The Light At The End Of A Tunnel: A Conversation with Jeremy Cloe

Local filmmaker, Jeremy Cloe hit Las Vegas by storm with his debut feature film ‘Liars, Fires, and Bears’ last year. The film tells the story of a nine year old runaway named Eve who meets a drunk, thirty year old named Dave. ‘Liars, Fires, and Bears’ opened in Hollywood at the Dances With Films Festival and went on to win Best Feature at the 2012 Big Bear International Film Festival, the 2013 Vegas Indie Film Fest, and took home Best Nevada Feature at the 2013 Las Vegas Film Festival. After being named ‘Best Local Filmmaker’ in 2013 by Las Vegas Weekly, writer and director Jeremy Cloe has been working on his new picture–’This Way Up.’ ‘This Way Up’ is Cloe’s AFI thesis film, which is currently in preproduction. Below, is a short conversation I had with this incredible writer and director about his new film.

Jeremy Cloe working on set

Jeremy Cloe working on set


JT: First and foremost, do you have a favorite movie?

JC: Favorite movie is a tough one. I’m a big fan of those Australian guys at Blue Tongue Films. Their movies really punch me in the gut in a good way.


JT: Where did the idea of ‘This Way Up’ come from? 

JC: I’ve been skating around in these tunnels [storm drains] since I was a kid. They’ve always fascinated me in a strange way and when I discovered people lived in them when I was about 16 I was blown away. There are plenty of tunnels that people don’t live in as well but I was interested in the tunnels that were occupied. I’ve been trying to make a movie about this for several years now and finally came across the right set of circumstances to do it.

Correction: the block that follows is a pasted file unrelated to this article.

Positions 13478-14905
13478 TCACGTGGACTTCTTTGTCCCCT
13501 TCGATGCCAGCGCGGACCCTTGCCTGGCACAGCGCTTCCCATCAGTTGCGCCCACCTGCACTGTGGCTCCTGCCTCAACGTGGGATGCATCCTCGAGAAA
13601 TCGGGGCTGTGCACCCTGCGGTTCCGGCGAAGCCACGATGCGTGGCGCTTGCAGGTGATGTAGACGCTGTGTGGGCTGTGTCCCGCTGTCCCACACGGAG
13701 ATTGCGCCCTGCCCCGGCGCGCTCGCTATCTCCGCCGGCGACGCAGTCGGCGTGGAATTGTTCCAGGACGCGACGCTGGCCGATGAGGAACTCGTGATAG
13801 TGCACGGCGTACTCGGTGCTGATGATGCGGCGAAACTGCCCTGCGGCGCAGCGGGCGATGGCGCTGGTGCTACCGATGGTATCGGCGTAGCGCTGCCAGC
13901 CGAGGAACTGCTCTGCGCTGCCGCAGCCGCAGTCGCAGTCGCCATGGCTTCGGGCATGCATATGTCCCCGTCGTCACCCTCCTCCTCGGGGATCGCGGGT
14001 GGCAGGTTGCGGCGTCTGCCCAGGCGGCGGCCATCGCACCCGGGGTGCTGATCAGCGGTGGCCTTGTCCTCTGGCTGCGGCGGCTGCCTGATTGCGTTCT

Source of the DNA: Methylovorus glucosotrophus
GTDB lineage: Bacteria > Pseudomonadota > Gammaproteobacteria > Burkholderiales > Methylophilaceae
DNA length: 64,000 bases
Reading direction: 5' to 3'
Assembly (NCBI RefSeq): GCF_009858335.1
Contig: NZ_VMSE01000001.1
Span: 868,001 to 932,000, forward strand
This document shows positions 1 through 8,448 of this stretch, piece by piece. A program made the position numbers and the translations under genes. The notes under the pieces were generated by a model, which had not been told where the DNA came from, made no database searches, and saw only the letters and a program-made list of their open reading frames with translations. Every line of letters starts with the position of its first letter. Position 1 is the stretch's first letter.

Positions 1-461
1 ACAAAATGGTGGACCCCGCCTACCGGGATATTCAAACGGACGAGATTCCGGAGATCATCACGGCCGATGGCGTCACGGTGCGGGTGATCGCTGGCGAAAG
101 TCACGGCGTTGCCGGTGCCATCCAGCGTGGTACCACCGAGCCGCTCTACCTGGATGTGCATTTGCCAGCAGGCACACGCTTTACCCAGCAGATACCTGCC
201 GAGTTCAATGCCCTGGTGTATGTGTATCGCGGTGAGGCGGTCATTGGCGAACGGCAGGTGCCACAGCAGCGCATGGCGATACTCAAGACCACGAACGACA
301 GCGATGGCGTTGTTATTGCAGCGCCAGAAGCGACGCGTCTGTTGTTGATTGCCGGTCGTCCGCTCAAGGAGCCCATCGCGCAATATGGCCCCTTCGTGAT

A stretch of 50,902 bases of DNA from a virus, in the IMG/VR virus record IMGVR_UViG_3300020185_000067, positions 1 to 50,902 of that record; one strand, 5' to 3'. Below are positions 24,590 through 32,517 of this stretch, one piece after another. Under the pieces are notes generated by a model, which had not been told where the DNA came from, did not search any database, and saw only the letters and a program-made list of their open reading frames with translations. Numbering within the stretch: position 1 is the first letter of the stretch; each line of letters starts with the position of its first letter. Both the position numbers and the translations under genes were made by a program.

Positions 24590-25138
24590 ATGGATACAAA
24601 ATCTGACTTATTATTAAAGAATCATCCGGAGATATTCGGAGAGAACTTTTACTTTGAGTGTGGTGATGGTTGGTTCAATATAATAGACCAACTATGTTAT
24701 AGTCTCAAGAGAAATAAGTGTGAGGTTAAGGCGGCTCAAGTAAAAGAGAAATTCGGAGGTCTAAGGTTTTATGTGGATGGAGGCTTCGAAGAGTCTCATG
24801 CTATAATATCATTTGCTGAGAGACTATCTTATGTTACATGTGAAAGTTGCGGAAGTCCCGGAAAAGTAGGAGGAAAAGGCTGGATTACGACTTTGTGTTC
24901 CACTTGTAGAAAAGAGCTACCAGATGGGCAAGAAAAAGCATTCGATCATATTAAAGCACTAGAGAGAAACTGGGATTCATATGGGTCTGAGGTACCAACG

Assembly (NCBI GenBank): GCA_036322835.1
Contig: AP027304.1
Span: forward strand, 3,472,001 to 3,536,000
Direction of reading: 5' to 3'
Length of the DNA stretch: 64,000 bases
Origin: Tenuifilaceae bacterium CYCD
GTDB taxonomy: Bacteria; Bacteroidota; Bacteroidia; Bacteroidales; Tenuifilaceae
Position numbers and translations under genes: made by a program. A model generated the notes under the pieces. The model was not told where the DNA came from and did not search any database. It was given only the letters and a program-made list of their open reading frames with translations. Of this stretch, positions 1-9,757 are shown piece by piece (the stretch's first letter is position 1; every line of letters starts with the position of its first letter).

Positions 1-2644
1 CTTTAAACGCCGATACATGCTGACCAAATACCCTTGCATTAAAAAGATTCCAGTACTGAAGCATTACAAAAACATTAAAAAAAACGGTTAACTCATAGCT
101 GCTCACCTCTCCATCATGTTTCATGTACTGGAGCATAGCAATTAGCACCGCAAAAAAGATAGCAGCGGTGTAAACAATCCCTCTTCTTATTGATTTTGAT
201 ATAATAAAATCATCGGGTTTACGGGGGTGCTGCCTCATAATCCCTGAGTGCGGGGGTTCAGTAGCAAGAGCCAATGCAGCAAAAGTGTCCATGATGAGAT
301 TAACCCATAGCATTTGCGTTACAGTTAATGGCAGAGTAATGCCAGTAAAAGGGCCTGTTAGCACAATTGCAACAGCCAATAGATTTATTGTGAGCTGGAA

JT: What do you plan to show the world with ‘This Way Up’?

JC: This Way Up is a fictional narrative. It explores a man named Charlie who through the unfortunate circumstances of his life has found himself living underneath the Las Vegas Strip in storm drains. He’s ashamed of his situation and has been hiding it from his family. One day he gets a call from his daughter saying she’s coming for a surprise visit. He meets a teenage vagrant who helps him to create a fake life and ultimately shows him the only thing to be ashamed of is giving up. We did a lot of research in the tunnels and talked to a lot of people. Our experiences have shaped the direction we took the film to make it as authentic as possible, but at the end of the day this is just a fictional narrative.

JT: I’ve noticed a trend in your films, you tend to have relationships or conflicts with an older person and a younger person. Your films give us these unusual relationships that wouldn’t normally come about. Sometimes they guide one another down a good path sometimes down a bad one. Is that trend in ‘This Way Up’?

JC:I don’t think I consciously realize that when I’m exploring ideas but you’re absolutely right. Maybe it’s because I think we can learn a lot from the mind set kids have. It also has something to do with kids making bad decisions. It’s inherent drama. It definitely comes into play in This Way Up with Luke who is a teenager that stumbles across these tunnels and changes our main character Charlie’s life forever.1157511_622765447754331_1510144982_n (1)

Cloe and his crew need to make up another 10,000 dollars by September 16th in order to get ‘This Way Up’ made. This is a great opportunity to check out the future of the film industry and a great way to help young filmmakers share their story with the world.


You can donate to Cloe and help this movie get made at:


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